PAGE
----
Transdermal fentanyl isn't safe for managing acute or postoperative pain, especially in the outpatient setting. These patients are usually opioid-naive; that is, not tolerant to the respiratory depressant effect of opioids. The smallest dose of transdermal fentanyl (25 mcg/hour) may be too high for them, and it can't be adjusted downward. Patients who are opioid-naive require a route of administration that allows for rapid onset and titration. Transdermal fentanyl is inappropriate because of the delay in onset of analgesia (12 to 16 hours). In the outpatient setting, it's dangerous to send patients home on opioid doses that haven't yet taken effect and may be too high.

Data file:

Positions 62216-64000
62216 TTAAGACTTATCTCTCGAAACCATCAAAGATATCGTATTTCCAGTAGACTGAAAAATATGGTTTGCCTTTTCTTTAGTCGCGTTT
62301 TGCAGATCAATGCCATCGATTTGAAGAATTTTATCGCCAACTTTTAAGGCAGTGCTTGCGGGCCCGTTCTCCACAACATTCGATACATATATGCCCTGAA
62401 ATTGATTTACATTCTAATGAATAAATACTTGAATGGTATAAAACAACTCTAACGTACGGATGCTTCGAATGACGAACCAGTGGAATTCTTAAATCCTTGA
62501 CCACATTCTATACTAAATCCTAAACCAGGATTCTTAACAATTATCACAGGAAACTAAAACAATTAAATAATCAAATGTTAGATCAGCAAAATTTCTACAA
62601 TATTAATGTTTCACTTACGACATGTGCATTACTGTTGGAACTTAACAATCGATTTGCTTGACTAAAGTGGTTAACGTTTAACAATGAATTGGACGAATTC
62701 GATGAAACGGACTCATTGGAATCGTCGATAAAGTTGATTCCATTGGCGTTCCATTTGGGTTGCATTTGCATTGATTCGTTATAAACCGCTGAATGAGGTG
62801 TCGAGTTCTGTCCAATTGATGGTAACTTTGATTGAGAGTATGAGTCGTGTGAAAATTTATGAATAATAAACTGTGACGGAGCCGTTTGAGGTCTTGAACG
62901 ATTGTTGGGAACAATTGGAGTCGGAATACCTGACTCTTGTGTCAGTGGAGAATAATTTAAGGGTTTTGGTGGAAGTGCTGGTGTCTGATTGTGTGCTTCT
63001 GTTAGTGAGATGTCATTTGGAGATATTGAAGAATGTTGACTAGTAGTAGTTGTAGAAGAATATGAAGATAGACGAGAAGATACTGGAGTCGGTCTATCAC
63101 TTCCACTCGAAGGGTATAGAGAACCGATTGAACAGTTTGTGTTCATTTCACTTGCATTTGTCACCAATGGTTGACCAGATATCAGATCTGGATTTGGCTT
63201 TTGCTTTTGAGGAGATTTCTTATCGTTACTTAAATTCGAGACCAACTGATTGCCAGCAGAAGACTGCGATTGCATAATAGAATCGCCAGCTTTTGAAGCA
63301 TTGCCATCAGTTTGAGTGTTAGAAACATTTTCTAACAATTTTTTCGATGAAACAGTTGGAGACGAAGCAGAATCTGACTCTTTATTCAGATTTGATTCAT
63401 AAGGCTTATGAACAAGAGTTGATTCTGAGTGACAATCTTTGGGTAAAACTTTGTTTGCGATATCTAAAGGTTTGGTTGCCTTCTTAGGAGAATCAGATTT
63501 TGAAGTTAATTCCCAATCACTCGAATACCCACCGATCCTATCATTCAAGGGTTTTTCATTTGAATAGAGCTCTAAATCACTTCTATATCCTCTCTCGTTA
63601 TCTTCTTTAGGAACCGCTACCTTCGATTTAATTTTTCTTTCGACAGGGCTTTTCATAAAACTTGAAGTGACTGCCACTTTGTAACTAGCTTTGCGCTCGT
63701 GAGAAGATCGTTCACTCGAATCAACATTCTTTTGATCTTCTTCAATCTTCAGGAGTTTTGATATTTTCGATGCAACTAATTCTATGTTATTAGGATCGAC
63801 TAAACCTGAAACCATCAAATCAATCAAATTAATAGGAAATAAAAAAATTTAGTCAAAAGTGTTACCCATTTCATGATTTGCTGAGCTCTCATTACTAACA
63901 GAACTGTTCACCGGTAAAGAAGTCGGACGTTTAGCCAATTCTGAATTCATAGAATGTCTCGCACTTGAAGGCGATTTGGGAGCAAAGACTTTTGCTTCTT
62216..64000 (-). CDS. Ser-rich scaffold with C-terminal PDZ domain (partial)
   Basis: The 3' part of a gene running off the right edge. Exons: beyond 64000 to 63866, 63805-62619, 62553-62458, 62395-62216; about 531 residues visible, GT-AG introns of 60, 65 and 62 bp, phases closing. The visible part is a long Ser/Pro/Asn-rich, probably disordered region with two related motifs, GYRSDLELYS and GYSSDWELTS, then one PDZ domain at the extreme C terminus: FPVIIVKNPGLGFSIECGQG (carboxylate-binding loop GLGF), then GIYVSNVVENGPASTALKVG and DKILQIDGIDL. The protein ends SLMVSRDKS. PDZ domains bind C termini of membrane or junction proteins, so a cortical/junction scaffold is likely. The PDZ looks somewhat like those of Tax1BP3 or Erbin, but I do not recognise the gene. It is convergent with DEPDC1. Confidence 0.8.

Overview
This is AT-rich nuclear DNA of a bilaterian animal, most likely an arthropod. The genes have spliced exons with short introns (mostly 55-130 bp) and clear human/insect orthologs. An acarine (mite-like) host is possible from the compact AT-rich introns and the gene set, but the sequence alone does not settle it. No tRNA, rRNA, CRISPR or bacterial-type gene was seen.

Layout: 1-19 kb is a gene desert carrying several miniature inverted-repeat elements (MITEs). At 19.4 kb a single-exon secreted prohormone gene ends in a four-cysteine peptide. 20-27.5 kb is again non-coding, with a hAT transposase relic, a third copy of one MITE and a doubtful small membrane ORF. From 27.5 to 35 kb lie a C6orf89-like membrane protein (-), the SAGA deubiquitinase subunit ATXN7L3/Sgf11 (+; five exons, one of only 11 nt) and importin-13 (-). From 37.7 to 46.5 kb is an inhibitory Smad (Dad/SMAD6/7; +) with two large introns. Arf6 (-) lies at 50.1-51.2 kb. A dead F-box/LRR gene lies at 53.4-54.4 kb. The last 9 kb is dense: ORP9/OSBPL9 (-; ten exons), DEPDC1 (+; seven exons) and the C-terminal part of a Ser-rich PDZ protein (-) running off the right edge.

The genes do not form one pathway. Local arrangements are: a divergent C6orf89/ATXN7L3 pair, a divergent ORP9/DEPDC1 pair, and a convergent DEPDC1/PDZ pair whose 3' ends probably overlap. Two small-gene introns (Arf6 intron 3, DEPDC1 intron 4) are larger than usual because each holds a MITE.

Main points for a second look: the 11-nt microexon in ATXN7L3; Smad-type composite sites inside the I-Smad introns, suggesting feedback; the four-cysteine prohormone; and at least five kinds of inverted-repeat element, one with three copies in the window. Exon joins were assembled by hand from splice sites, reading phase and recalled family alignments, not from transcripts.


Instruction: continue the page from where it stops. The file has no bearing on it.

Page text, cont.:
S.C continuous infusion

Practitioners are increasingly using the S.C. route for continuously infusing opioids via PCA pump for patients with chronic cancer pain who can't take oral medications and who don't have central venous access. Hydromorphone and morphine are the most common opioid analgesics administered this way.

Patients receive small volumes of opioid (often highly concentrated formulations) for S.C. infusion. Most patients can absorb between

2 and 5 ml/hour. When necessary, some patients can even tolerate an infusion of up to 8 ml/hour for a few hours. Patients receive rescue doses as S.C. PCA boluses.